Learn three easy ways to teach financial independence, and meet the kids’ financial planner that makes it possible.
Money management is hard, even when your main priorities are gel pens and V-Bucks. I remember the days of getting an allowance and within seconds, those dollars were burning a hole in my pocket.
Like anything else, though, kids don’t know how to save and budget instinctively. Those skills need to be taught, so here are four financial tips for kids that you can help them with.
1. Break Down Budgeting Piece By Piece
Most kids treat one single dollar the way an adult treats expensive chocolate. It’s special, so I have to use it right away.
By showing how to spend money carefully instead of all at once, allowances and savings are as sweet as candy—almost.
It’s always a good idea to help kids understand that money received should have a job. For my own son, I taught him to always divide up all the money he gets into three categories: Save, Spend, and Donate.
I don’t specify how much or what percentage goes into that category. Instead I let him decide. Sometimes it’s 50/30/20, sometimes is 90/5/5. But either way, he is in charge and feels responsible enough to create his own budget.
2. Divide Up Money Into Separate Envelopes
The easiest way for kids to stay on track with their savings and giving goals is to have them put that money in a separate place from their spending money. If they are keeping every dollar they have in their Spiderman wallet, you can pretty much guarantee it will all be spent.
I recommend having your kid make three envelopes, and suggesting to them that you be in charge of the savings and giving envelopes. My son is saving up for something big and he specifically told me not to let him use his savings until he has enough to buy it. He also asked me not to let him change his mind. So I guard that envelope and he doesn’t even know where it is.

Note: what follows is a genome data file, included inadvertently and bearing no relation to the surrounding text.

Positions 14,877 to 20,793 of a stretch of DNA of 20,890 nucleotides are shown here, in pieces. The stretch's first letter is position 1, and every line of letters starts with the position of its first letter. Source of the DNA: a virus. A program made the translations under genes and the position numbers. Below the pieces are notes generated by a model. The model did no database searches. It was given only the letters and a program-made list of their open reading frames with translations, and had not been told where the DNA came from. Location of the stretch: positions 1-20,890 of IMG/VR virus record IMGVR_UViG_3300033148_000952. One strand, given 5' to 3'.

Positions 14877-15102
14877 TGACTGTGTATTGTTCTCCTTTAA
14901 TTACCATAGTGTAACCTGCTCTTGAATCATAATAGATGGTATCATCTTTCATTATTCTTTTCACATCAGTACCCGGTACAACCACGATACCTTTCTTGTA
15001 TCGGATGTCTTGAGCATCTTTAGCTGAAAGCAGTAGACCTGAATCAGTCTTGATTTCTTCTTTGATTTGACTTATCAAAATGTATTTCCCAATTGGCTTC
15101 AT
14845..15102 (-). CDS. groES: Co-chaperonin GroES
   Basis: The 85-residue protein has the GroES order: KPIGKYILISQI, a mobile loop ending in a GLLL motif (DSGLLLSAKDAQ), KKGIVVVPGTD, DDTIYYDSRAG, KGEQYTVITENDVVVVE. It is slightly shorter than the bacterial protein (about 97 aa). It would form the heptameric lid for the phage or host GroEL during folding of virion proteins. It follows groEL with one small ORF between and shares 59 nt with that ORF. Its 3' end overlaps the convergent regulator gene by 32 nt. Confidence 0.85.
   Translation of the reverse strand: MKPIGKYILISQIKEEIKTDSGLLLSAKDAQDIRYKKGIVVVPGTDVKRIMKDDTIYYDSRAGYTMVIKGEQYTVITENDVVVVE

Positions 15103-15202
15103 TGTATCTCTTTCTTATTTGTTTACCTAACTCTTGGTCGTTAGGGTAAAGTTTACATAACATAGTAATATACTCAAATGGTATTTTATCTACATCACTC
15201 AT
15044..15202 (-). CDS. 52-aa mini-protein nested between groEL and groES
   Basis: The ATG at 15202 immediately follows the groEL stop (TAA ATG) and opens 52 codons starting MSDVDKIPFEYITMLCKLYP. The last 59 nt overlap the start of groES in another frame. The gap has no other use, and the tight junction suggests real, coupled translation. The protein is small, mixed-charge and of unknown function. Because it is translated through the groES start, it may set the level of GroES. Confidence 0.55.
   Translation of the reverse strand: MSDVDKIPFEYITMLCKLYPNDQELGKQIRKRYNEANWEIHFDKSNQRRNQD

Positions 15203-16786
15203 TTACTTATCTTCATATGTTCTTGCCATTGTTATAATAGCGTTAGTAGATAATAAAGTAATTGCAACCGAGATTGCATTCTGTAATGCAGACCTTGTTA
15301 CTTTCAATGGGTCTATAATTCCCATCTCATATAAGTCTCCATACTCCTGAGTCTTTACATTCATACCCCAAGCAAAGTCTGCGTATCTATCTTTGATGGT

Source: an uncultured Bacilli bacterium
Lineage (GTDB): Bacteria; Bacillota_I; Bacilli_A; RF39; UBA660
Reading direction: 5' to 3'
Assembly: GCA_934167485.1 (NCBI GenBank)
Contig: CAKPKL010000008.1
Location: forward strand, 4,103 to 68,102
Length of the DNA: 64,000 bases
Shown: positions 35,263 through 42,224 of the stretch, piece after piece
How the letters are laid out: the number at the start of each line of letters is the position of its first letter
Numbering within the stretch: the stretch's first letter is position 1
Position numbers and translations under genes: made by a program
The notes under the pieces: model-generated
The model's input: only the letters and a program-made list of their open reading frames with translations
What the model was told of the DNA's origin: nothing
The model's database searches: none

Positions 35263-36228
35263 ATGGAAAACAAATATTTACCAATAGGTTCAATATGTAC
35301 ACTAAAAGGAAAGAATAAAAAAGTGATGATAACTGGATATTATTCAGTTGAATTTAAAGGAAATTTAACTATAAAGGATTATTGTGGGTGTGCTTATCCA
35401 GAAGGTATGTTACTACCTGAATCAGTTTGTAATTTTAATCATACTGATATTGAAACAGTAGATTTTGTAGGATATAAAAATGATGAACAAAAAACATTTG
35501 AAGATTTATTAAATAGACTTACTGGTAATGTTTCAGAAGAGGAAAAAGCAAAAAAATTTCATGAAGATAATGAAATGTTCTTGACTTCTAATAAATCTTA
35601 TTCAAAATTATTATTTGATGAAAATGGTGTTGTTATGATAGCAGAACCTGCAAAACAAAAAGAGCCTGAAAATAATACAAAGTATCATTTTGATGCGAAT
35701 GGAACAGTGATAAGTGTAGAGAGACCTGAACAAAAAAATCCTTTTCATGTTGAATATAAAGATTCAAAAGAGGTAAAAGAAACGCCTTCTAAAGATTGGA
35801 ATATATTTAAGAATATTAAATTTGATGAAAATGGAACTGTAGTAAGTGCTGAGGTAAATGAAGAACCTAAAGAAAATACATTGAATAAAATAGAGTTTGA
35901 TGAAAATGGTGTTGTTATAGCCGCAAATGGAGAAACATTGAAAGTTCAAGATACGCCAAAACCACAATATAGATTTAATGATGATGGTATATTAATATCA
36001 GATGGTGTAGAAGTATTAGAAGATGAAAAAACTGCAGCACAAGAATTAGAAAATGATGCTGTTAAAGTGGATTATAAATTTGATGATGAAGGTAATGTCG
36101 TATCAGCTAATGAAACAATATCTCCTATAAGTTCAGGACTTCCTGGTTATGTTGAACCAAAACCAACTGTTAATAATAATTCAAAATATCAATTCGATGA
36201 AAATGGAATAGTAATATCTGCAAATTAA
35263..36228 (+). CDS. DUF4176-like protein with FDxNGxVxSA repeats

(My son is 13, so obviously this will need to be tweaked for a younger child, but you get the gist.)
3. Color To Save $100
If $1 feels like an accomplishment to a kid, imagine what $100 would feel like. To make such a big goal more attainable, use a grid of squares.
For every dollar in a savings account or piggy bank, color a square, and once the entire grid is a masterpiece, your kid is a hundredaire all by themselves!
This method works for any amount of savings goal, and it provides your kiddo with the visual reference to actually see how much they’ve saved and how much they have to go.
Plus, coloring in a new square or two is really exciting so your kids may even ask to do extra chores to earn some more dough.
4. Help Them Learn The Lingo
Eventually, your Littles will have to know their debt from their deposit. By teaching them terms like interest, budget, sales tax, and savings in kid-friendly layman’s terms, they’ll be better equipped to make good choices earlier on in life.
You may not think they’ll ever need or care about what interest is when they’re in fourth grade, but the ones who have grown up understanding how money works early on are the ones who say “pass” when credit card applications start swirling around the college campus during his freshman year.
It’s never too early to teach kids good money habits, and informing them on the technical terms will give them the leg up on their finances when they’re all grown up and can buy their own V-Bucks.
Need A Kids’ Financial Planner?
My Organized-ish Binder Kit Collection has the same Kids Financial Planner I use with my son. It has separate pages for all three of these tips, plus other great resources that help kids feel confident in their financial independence. Hop over here to get lifetime access to this planner, plus tons of others.